Geeta Chaudhry

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We present the design and implementation of a parallel out-of-core sorting algorithm, which is based on Leighton's columnsort algorithm. We show how to relax some of the steps of the original columnsort algorithm to permit a faster out-of-core implementation. Our algorithm requires only 4 passes over the data, and a 3-pass implementation is possible.(More)
Our goal is to develop a robust out-of-core sorting program for a distributed-memory cluster. The literature contains two dominant paradigms for out-of-core sorting algorithms: merging-based and partitioning-based. We explore a third paradigm, that of oblivious algorithms. Unlike the two dominant paradigms, oblivious algorithms do not depend on the input(More)
Sorting very large datasets is a key subroutine in almost any application that is built on top of a large database. Two ways to sort out-of-core data dominate the literature: merging-based algorithms and partitioning-based algorithms. Within these two paradigms, all the programs that sort out-of-core data on a cluster rely on assumptions about the input(More)
Previous implementations of out-of-core columnsort limit the problem size to <i>N</i> &#8804;(<i>M/P</i>)<sup>3</sup>/2, where <i>N</i> is the number of records to sort, <i>P</i> is the number of processors, and <i>M</i> is the total number of records that the entire system can hold in its memory. We implemented two variations to out-of-core columnsort that(More)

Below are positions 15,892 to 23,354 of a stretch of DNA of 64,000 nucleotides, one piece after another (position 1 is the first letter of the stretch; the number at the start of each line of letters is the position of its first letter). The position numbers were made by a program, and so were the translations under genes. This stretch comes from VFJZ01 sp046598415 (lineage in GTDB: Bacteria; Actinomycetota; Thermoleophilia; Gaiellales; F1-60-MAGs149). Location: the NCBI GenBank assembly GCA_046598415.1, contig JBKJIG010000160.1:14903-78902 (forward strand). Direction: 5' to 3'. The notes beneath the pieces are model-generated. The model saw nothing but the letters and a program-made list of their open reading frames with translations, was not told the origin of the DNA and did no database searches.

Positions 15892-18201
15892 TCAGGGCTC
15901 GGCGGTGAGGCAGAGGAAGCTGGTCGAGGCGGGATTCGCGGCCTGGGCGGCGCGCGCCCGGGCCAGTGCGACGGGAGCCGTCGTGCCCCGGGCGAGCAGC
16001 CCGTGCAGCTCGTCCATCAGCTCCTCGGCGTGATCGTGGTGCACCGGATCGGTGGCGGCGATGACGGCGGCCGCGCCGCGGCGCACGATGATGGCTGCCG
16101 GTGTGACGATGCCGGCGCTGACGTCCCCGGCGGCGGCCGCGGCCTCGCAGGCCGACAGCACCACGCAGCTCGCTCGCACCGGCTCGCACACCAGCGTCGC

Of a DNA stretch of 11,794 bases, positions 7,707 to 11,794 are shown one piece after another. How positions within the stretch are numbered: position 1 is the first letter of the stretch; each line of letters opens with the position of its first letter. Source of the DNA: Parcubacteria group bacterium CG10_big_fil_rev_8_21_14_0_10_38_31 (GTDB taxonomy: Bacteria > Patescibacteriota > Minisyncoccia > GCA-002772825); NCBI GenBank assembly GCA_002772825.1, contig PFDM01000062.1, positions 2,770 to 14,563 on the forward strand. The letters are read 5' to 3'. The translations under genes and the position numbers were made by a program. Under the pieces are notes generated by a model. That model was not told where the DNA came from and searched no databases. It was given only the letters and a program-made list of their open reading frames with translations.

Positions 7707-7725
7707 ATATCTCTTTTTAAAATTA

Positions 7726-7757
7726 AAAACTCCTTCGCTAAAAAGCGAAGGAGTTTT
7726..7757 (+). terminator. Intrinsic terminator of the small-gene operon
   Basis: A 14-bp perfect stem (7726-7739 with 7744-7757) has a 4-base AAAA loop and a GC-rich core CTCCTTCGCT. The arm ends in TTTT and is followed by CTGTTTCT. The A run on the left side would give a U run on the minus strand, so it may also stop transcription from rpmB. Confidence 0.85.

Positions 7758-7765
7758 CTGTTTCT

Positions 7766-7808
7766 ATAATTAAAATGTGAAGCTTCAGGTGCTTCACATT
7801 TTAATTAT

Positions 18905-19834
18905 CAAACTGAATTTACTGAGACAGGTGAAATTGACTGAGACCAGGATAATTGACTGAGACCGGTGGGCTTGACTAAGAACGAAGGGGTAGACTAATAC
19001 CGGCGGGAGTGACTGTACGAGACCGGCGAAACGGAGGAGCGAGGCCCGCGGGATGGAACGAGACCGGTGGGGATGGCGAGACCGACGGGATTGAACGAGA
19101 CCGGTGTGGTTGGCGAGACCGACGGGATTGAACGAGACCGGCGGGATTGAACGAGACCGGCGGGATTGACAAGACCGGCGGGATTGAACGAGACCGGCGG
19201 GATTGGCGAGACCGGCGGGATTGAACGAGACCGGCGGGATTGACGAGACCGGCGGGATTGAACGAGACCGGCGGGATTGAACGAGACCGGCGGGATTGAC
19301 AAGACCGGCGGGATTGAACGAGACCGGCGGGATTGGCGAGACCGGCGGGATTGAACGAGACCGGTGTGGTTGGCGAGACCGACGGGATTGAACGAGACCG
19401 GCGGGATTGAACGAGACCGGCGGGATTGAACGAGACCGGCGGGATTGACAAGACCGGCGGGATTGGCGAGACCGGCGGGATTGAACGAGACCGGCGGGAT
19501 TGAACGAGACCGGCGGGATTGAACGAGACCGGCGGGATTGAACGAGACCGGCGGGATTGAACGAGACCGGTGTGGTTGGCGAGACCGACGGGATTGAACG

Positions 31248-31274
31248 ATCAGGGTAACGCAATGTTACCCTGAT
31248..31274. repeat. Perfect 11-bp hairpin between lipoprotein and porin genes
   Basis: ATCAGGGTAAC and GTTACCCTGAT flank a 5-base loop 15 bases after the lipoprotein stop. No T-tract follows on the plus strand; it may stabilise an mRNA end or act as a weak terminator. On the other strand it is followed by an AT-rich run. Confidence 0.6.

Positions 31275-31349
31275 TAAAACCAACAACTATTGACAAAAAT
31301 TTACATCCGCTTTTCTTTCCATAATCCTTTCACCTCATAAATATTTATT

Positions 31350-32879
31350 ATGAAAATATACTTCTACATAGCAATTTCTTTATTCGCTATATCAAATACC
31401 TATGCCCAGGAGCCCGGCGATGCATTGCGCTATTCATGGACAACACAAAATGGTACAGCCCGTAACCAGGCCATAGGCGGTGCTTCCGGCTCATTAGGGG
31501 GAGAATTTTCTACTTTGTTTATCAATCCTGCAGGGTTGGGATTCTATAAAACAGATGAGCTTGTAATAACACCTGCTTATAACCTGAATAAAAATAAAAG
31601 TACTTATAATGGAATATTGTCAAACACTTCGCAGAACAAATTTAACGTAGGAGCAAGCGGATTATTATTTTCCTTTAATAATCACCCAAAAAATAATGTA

We compare two algorithms for sorting out-of-core data on a distributed-memory cluster. One algorithm, Csort, is a 3-pass oblivious algorithm. The other, Dsort, makes three passes over the data and is based on the paradigm of distribution-based algorithms. In the context of out-of-core sorting, this study is the first comparison between the paradigms of(More)
Leighton’s columnsort algorithm sorts on an r × s mesh, subject to the restrictions that s is a divisor of r and that r ≥ 2s2 (so that the mesh is tall and thin). We show how to mitigate both of these restrictions. One result is that the requirement that s is a divisor of r is unnecessary; columnsort sorts correctly whether or not s divides r . We present(More)
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